Size, in and of itself, is not a critical consideration for efficiency. Weight and aerodynamics are the important variables. Neither size nor weight are critical elements for safety. That role falls on design. Lovins has done some very good work on these issues.

As I reported Google has already accumulated over 100,000 miles of driver-free miles on ordinary American streets in ordinary traffic. They were involved in one accident. Their car was rear-ended by another drier while stopped at a traffic light.

Yes, computers do crash, but CPUs are cheap which allows for lots of redundancy. And computers don't get distracted, drunk or sleepy. Computers will react quicker when a bicyclist swerves or a child darts out into traffic. Computers do not get road rage.

The answer for dense city centers might well be slower, smaller rent-a-pods. Self-driven pods could position themselves along streets allowing people to jump in and out as desired, thus allowing cities to restrict entry of non-resident autos where parking was a problem.

There are a lots of ways the details can play out, but clearly we're going to make some major changes in personal transportation in the coming years.

A decade is a long time. Take a look back at what the transitions we've experienced in the past and how quickly they happened. Radio to TV, about 15 years. B^W to color, less than 10. Personal computers from the rare Apple II to common, 10. The internet, 10. Film to digital, 10. Rough estimates, but not all that rough.

There are a lot of possibilities.

BTW, that 10% who work nights (doubt it's that high) can plug in at work and charge at night if the grid really can't handle the extra load on hot afternoons.

220vac charge points should not be expensive to install in parking lots. Initially set them up with card swipes.

Down the road we should have direct talk between EVs and utility companies - "I'm car #98971234 and I want 5kWh of power over the next 3/5/8 hours. Bill it to my account." - type of communication.

Details, details, details… No rare earths means no electric cars, solar cells or wind mills, unless you buy them from China.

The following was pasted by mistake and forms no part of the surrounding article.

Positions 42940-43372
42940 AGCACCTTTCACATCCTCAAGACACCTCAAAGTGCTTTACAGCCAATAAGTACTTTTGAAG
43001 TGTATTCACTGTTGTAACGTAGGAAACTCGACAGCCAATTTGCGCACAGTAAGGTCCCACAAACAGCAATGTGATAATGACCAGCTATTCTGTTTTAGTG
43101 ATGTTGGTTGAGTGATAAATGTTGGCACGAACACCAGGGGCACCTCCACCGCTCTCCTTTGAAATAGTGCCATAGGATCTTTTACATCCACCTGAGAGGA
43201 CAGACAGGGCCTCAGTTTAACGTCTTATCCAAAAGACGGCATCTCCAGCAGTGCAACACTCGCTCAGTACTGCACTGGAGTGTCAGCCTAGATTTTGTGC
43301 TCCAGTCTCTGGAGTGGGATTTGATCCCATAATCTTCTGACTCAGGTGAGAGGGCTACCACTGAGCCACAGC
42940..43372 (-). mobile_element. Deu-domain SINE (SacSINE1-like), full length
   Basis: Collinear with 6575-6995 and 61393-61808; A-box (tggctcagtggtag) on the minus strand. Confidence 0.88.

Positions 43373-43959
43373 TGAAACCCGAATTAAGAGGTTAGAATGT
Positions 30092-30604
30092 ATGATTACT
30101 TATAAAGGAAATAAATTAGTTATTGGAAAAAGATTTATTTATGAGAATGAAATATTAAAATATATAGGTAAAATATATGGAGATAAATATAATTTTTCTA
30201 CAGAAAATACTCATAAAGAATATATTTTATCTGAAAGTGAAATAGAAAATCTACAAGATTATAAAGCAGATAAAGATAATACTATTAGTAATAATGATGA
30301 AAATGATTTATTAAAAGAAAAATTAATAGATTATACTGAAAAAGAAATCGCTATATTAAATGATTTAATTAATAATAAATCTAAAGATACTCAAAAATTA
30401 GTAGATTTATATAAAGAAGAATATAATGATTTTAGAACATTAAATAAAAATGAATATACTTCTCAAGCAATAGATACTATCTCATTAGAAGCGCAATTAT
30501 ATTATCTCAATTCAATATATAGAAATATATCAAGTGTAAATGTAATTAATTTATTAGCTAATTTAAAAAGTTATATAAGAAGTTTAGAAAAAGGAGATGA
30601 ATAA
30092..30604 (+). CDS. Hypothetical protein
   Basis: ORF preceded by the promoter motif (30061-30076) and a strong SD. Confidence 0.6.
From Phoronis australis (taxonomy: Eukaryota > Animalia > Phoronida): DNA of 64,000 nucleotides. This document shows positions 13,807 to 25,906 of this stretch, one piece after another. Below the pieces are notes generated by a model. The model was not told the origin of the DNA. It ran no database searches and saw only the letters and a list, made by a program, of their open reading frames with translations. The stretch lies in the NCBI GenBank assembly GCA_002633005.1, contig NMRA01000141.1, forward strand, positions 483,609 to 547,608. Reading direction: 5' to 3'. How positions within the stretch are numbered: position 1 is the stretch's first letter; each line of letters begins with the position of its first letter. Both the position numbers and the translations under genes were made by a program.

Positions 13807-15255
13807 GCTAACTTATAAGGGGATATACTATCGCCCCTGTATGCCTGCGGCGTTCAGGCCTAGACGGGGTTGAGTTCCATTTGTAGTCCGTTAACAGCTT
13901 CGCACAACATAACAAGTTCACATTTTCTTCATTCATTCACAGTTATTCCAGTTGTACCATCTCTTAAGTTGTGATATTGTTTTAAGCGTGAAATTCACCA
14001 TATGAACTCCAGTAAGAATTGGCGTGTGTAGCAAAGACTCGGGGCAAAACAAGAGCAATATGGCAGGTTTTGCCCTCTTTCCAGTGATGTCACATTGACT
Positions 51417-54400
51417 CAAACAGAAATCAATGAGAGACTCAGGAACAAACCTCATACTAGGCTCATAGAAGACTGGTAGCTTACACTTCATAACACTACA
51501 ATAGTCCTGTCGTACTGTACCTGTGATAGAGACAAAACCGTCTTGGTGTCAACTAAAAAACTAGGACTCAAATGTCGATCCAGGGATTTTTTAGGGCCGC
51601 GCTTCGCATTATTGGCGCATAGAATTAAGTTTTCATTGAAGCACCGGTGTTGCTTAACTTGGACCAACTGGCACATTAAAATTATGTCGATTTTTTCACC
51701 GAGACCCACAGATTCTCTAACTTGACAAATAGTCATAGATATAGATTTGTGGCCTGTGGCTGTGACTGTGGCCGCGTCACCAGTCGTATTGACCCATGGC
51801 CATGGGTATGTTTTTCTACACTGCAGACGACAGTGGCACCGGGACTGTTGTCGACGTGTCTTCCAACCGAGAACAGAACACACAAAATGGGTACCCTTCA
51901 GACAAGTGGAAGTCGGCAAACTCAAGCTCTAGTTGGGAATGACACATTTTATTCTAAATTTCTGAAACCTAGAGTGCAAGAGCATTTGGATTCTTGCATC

It also means no catalytic converters for autos and no fluid cracking catalysts for oil refineries.

"No rare earths means no electric cars"

Not necessarily ...

More manufacturers are following Tesla's lead to shun the rare-earth materials, although the move means sacrificing space and adding weight to vehicles. A week after the China dust-up began, a research team in Japan announced they had made a hybrid vehicle motor free of rare-earth materials, and Hitachi has announced similar efforts. BMW's Mini E electric vehicle uses induction motors, and Tesla is supplying its drive trains to Toyota's upcoming electric RAV 4. Given the volatility of rare-earth supplies, and the advantages induction motors offer in high performance applications, "It makes sense for car companies to give serious thought to using induction motors," says Wally Rippel, senior scientist at AC Propulsion. Rippel previously worked on induction motor designs at Tesla and GM, where he helped to develop the seminal EV1.

China's Rare-Earth Monopoly The rest of the world is trying to find alternatives to these crucial materials

German power has said that if just 1 in 10 German households go to an Electric Car that will be enough to crash their grid

Got a reference?

Was this a real study, or some "official" shooting his mouth off?

The Nissan Leaf on board charger pulls 3.3kWs.

Here are some other power draw numbers...

Clothes dryer 1.8 to 5.0kW
Dishwasher 1.2 to 2.5kW
Water heater 4.5 to 5.5kW

I wonder if 1 in 10 Germans decides to take a shower, dry their clothes or wash their dishes at the same time crashes their grid?

Does Germany have a ban on adding more clothes dryers, dishwashers, water heaters to their grid because they are at their tipping point?

(Personally, I smell FUD....)

1 in 10 may be too high (optimistic)

47.27 million cars in Germany ( also this German site (2003 data)

And the German power grid (as of Dec 1 2010) can handle "up to" 1 million EV's (with qualifications).

I can't find the reference on the 10% of households. Guess he was being optimistic. Or maybe the Germans are like us & have 2 or 3 or 4 cars per household then the figure is in the ball park.

And I would expect the German Grid to be newer, smarter & less reliant on FF than the ageing maxed out USA Grid.

If the Germans can only handle 1 in 47 vehicles as EV's then it is beyond my comprehension how anyone can comprehend 85% of the USA car Fleet able to be charged off the USA Grid.

I'm not sure how you get from your Businessgreen link which states...

The report also expressed confidence the entire national fleet of electric vehicles could be powered by renewable sources, stating that the country's expected renewable electricity output by 2020 of approximately 100 billion kilowatt-hours would be 50 times larger than the amount needed to supply one million EVs.